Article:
Choking I took her burnt hand lightly and drew my lips along the skin. "My lady."

By the time I lifted my head from her hand she was gone.


I located the moogle in the basement, locked in a tiny cell. He refused to leave my side the moment I found him. There appeared no wounds upon him and he was unguarded. After I'd slain the dark wizard few of his minions decided to remain. After burying Matoya with her seeing orb, obtained after a quick rummage through Astos's belongings, I took the pendant off the dark wizard and went to get the cube. It was in a chest I unlocked by bashing the hilt of my sword against said lock.

The next two days were a blur. Though weakened by all my ordeals I felt obliged to assist in digging ditches for bodies, doing some repairs and killing the few undead and pirates that lingered. It was with some comfort that I realized that the vast majority of the violence visited upon this city was the result of the walking dead, not the pirates. Still, I'd brought them to this continent after all, and though I could not rightly be blamed for their actions, guilt plagued me anyways.

But strangely enough the citizens had fared well, most taking shelter (the numbers I'd seen earlier were not nearly as many as those who'd lived here apparently) or fleeing. Stranger still several of them insisted that I looked like one of their ancestors and a few even treated me with reverence. I was shocked and tried my best (unsuccessfully) to dissuade them of their awe.

Standing before a vehicle they'd called the hovercraft on the third day I spent the better part of a half hour speaking with one of the citizens. The elderly fellow tried to explain how startlingly similar I was with the one known as Professor Cid.

"You don't realize how important he is to our history," he was saying, checking the engine in the hovercraft. For freeing them from the oppression of the dark wizard they'd insisted I'd take the hovercraft for my journey. "Or how much you resemble him."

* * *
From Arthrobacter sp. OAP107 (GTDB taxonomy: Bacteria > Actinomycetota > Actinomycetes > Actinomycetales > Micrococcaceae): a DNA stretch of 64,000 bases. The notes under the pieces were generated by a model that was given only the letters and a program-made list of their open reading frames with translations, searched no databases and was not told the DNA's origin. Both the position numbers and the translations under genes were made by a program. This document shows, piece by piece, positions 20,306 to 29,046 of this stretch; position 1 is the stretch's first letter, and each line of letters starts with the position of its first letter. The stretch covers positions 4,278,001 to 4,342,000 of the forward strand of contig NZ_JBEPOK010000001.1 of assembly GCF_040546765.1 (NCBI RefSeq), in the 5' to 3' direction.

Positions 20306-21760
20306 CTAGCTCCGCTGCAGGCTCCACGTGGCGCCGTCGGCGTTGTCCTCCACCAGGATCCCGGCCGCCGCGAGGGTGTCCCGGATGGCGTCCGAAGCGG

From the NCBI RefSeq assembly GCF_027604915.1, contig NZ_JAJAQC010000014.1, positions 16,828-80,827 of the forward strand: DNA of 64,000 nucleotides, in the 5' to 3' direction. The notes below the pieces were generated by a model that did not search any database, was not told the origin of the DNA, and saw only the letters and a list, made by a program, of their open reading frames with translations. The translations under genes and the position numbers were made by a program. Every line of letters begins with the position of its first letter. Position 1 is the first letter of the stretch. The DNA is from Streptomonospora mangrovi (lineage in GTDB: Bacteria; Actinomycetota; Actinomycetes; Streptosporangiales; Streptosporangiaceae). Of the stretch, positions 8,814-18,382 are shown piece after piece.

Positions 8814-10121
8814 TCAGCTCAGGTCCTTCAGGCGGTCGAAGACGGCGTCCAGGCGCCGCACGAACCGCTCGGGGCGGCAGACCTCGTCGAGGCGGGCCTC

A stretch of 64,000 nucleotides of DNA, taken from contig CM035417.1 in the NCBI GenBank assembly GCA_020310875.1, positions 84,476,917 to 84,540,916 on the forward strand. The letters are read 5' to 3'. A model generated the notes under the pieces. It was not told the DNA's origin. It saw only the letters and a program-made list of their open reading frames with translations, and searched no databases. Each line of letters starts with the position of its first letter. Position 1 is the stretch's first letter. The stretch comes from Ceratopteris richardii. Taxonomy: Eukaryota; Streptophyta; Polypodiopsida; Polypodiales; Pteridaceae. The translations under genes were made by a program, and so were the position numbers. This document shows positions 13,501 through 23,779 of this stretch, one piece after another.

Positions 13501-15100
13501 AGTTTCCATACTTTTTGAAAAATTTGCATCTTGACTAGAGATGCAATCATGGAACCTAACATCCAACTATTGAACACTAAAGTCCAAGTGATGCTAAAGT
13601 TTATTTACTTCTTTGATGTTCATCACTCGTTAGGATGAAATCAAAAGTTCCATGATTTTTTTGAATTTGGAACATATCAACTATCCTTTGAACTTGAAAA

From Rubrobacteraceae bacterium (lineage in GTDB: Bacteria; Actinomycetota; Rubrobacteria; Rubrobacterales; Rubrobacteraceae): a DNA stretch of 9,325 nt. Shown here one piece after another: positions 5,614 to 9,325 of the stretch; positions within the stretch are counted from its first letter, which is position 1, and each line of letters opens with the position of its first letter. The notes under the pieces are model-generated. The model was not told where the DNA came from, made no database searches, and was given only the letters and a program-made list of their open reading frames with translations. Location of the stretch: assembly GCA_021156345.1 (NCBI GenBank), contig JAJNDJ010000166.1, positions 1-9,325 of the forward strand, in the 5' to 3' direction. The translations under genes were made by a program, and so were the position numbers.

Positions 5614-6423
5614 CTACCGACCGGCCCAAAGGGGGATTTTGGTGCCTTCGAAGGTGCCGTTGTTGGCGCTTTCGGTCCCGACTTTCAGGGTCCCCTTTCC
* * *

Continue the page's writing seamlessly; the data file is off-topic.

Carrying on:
"A coincidence," I said. My ill-mannered chocobo had already been loaded on the vessel, making snarling sounds. I ignored him. "I know no one named Cid."

"Cid had a son..." The man's white robed arms flew up to my face. "Are you him?"

I pushed the man's hands down. "I..." Recollection of my conversation with Sephiroth, of the fragmented memories with Cosmos, over my origins, brought fresh pain with this line of discussion. "I don't know. I don't think so. But if I should somehow survive my trial I will return and we can talk further. I would like to know who I am..."

At this point Master Kupo attempted to climb into the hovercraft but I gently pulled him back. "No, Master Kupo, here we part...for a while. I must travel alone."

The moogle jumped up and down in his displeasure. "Kupo! Kupo! Kupo!"

Somehow I understood what he meant. Lowering to a knee I looked straight into his beady eyes. "The chocobo goes with me because the hovercraft cannot take me through the forest that's in the direction I am going." In a sudden burst of inspiration I embraced the little creature. He was easily as furry and warm as any feline. "I trust you to keep these people safe."

Though a bit deflated Master Kupo gave me a little sound of agreement.

"Good," I said, standing. "I'm counting on you." Then I turned to the Lufenian man. "Thank you again for all your generosity. If I am able I will visit, promise."

"You will return," the man said, smiling.

I fired up the engines and was soon on my way.